DISMAL: A word describing how one made a call before the days of push-button telephones contains (about) the reversal (being twisted) of the two-letter abbreviation for manuscript.

20d    Gambler improved (6)
BETTER: A straightforward double definition.

22d    Run rising European business (5)
TRADE: The reversal (rising, in a down clue) of a word meaning to run about, followed by E(uropean).

Thanks to today’s mystery setter for a fun solve. Halfway through the acrosses I started to worry that we were in for a deluge of anagrams, but the puzzle turned out to offer a nice balance of different clue types. I thought that many of the surfaces were exceptionally smooth, and I smiled at 6a, 11a, 1d, 2d, and 16d. Runner up for this week’s honours was 15d, with top spot going to 23a. Which clues did you like best?


65 comments on “DT 28356

  1. ** – *** – completed at a gentle canter, without any form of assistance, while instructionally talking through some of the clues with friends I am visiting in Niagara-on-the-Lake in Ontario.

    Favourite 3d – 14 letter non-anagram, no contest.

    Thanks to Mr Ron and Mr K.

    1. I found Niagara-on-the-lake a very unusual although interesting place. Unique. The crossword was about a ***/*** for me. Favourites were 27a&3d. 15d was obtuse. Thanks to the setter and Mr K for the review.

  2. Fairly straight forward, no hold ups. Favourites were 3d and 11a. 2*/2.5* Many thanks to Mr Ron and to Mr Kitty.

  3. An average back-pager with OK but very conventional and mostly transparent clues. No stand-out or favourite clues for me in this one, but quite enjoyable nonetheless. 1.5*/3*.

  4. After yesterday’s walk in the park this was slightly more of an uphill task. However completed with only a cursory ramble through the thesaurus.
    Thanks to Mr Ron and Mr K.
    Loved the Gannets by the way.

  5. Agree with the ratings,my two standouts were 14A & 16D which I remembered from my Tech college metallurgy lessons some 47 years ago. Many thanks to the setter & to Mr kitty for his review.

  6. I have posted on this thread once before but when I pressed ‘Post Comment’ the screen went blank and never came back to me!

    Anyway, a pretty straight-forward puzzle completed before lights-out – although I thought 4d was ‘clunky’ and I don’t really understand 7d.

    1. Re The White Page – this used to happen to me regularly using Chrome; Firefox appears to be more consistent. (But the avatar doesn’t appear to work!)

      Re the ‘run’ – to me the run is the tract of land, usually fenced, set aside for animals/chickens to scratch around or graze (Def. 8, CED. BRB, Anyone?). The eggs are laid in a coop or roost or presumably, once, in a nest. That’s my gripe with that clue.

      1. We have had chickens for years. Where they live in five star accommodation has always been referred to as the chicken run.

  7. Missed the lurker in 2d.

    Spelled 15d with an A instead of an O which put 23a out completely. (Yes, it was a bung in)

    Failed to solve 12a…..as another blogger would say, dim ……
    Also failed to solve 4d…doh!

    Otherwise got there OK and enjoyed what I could do.

    Thanks to the setter and to Mr Kitty for the hints.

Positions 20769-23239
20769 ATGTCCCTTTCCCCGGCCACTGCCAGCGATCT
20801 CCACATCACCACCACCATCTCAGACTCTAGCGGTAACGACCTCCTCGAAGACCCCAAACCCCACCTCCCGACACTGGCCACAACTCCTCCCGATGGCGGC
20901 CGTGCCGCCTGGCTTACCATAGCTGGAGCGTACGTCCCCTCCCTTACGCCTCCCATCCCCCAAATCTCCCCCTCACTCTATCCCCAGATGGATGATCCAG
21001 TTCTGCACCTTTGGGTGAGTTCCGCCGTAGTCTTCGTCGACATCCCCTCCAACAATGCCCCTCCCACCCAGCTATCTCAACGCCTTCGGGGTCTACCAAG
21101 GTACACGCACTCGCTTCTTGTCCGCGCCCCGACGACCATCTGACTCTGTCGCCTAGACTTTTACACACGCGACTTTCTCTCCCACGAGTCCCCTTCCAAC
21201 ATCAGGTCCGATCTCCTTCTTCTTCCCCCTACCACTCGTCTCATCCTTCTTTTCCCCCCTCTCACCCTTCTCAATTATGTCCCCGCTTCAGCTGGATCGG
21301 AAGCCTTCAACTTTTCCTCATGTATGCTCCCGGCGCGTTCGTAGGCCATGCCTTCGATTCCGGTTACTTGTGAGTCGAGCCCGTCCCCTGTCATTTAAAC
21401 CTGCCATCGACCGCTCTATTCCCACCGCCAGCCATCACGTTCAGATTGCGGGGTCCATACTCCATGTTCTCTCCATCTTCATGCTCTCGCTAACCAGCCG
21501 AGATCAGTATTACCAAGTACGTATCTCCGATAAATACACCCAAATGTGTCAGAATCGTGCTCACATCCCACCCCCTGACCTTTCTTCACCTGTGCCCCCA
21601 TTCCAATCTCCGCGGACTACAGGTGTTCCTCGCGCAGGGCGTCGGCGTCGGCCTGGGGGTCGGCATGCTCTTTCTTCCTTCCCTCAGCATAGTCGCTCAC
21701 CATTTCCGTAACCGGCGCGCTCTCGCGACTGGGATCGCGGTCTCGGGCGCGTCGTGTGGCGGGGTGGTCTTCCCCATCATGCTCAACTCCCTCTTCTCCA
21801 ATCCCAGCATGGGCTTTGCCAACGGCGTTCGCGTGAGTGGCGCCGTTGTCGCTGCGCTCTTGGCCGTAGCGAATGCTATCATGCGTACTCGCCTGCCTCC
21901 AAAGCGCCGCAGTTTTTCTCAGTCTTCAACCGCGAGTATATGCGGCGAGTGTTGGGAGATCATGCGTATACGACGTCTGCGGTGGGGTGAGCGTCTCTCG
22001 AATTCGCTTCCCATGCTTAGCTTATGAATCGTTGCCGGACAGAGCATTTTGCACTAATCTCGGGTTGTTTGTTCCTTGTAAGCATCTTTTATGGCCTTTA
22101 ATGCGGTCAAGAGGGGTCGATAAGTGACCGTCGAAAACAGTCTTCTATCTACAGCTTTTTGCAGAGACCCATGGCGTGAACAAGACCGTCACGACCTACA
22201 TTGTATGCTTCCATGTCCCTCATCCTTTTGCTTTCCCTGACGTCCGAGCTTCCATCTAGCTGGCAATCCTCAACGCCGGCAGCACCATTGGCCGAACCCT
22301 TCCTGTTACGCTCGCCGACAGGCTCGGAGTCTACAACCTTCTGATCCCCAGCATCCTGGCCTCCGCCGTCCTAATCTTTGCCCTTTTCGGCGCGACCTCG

8. Thought 23A was the standout clue today, took a while to parse .- no other holdups so a **/**** for me . Thought the cluing was inventive throughout-thanks to setter and Mr Kitty for the excellent pics

  9. After the twin talents of yesterday’s blog, might we see a return to the quiet understatement and normal refinement of the parish. We shall see. This crossword today was a nice continuation with guest star being 9d which was my last in. */***
    Thanks all.

  10. SE corner beat me and needed hint for 23a to complete.

    Enjoyable with 23a my COTD even though it beat me.

    Thanks to setter & MrK for needed hints.

  11. All good fun and no problems to report.
    Liked 14a for the image it conjures up but my podium places went to 1a plus 1&3d.

    Thanks to Mr. Ron and to half a KitKat. So pleased to learn that you enjoyed your visit to the gannet colony – amazing to watch them diving into the sea for food.
    Loved the hedgehog cartoon!

  12. I totally agree with Mr. K that the surfaces were ultra-smooth and that it was an extremely enjoyable solve.

    My four ticks went to 1a (great start), 14a, 5d and 15d.

    Many thanks to today’s setter and to Mr. Kitty.

    1. 2*/4*. What can I say but “ditto”?

      Many thanks to Mr Ron for the enjoyment with a special mention for indicating an Americanism in 11a. Many thanks too to Mr Kitty.

  13. Not too difficult apart from trying to parse 15d which must be a contender for one of the daftest clues of all time. Several clumsy clues in part but quite enjoyable.
    For me **/**
    Thx to all

  14. A good crossword – not too easy and not too tricky – just about right and on the back page too.
    My last answer was the last word of 7d – I don’t think I’d say chickens lived in runs – don’t know what they do live in – ours lived in the garden.
    I think the feeling that there were quite a few anagrams was because there were four on the trot in the across clues.
    Lots of good clues – 1 and 14a and 3 and 15d.
    With thanks to Mr Ron and to Mr K.

    The pic for 24a reminded me of a long time ago when I had the worst cold that I’d ever had. I suggested on the blog that I might have got ‘man flu’. Gazza replied that ‘girls’ can’t get it and that the worst they ever have a ‘girly’ sniffle. He went on to say that the difference in size between mens and womens hankies proved it.

    1. I’d always wondered what was behind the hankie size difference. So thanks, Kath and Gazza, for the explanation :)

  15. Enjoyed the puzzle and review today. Having had some ‘computer problems’ recently, I looked at yesterday’s review this morning, and I have to say it was the funniest review I have ever seen on this site. I was still laughing about it when out walking the dog some time later.